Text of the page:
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David Denton
David's Review Corner, June 2011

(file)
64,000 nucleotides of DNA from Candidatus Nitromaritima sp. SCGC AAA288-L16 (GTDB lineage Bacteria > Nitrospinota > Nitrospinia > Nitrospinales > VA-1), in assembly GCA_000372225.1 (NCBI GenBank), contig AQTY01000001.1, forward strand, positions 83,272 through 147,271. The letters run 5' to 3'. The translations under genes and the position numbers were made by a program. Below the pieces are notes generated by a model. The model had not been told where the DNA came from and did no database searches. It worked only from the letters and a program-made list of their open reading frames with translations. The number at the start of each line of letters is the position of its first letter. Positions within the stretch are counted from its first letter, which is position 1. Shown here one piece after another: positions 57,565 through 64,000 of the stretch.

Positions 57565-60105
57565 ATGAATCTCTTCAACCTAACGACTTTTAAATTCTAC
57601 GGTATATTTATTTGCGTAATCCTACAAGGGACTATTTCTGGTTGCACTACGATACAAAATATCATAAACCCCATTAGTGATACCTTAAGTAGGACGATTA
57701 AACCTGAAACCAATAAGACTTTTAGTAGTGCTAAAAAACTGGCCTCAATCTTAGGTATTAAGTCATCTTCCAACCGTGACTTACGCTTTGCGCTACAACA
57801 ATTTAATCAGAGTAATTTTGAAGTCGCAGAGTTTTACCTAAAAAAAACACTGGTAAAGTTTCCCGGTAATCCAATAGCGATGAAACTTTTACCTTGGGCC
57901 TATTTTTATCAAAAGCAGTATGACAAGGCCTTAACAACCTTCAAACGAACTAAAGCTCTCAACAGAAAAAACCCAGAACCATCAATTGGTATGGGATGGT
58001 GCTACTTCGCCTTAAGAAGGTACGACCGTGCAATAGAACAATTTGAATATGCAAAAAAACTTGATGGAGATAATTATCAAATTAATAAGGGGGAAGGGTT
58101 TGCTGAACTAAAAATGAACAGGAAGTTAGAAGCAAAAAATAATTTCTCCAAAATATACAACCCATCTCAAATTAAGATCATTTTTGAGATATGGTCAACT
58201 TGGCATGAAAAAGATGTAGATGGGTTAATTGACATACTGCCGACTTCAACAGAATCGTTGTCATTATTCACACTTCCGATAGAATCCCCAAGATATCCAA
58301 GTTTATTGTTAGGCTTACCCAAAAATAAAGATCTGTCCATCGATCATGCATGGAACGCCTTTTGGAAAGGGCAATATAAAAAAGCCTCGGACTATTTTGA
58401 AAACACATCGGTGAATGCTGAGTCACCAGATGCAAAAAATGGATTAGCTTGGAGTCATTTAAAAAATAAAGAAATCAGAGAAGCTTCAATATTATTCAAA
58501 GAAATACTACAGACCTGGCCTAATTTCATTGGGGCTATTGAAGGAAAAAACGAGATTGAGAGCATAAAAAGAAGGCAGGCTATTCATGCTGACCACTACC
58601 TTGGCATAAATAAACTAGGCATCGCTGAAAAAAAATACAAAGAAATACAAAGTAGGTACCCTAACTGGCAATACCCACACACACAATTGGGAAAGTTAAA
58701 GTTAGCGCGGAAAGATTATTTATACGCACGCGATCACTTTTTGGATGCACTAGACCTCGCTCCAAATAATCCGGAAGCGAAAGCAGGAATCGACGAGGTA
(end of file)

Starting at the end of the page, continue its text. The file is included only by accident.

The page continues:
One of the most famous violinists of the early 20th century, Fritz Kreisler found himself on both sides of the conflict in the First World War, quite happy to record in the United States before they became physically involved. He had served in the Austrian army and was wounded in the early days, his eventual recuperation coinciding with his discharge. He was back touring to New York in 1914 and returned there the following year, both visits providing an opportunity to spend time in the Victor recording studio where he forged a relationship with a new accompanist, the American, Carl Lamson. It is those sessions that form the twenty-four tracks of this present release, though many more were never published and are lost. Just where America stood in those days is reflected with Victor’s request for recordings of the Austrian national anthem on both occasions. Kreisler seems content to have recorded an endless flow of classical ‘lollypops’ to meet the company’s commercial desires, their choice qualified by an ability to fit onto a maximum five minute side of a disc. Even the Bach Double Violin Concerto, with Efram Zimbalist as second violin, had to be slightly truncated, while the orchestral role was served by a string quartet. Mendelssohn, Dvořák, Handel, Chopin, Tchaikovsky and Kreisler’s own light music feature, together with sentimentality from Gartner and Nevin. Two songs and an aria sung by Gerandine Farrar, and Kreisler’s piano performance of a Dvořák Humoresque completes this well-filled release. A master craftsman, intonation always impeccable, and, even in these early recording days, the beauty of his tone can be appreciated. The transfers are excellent.

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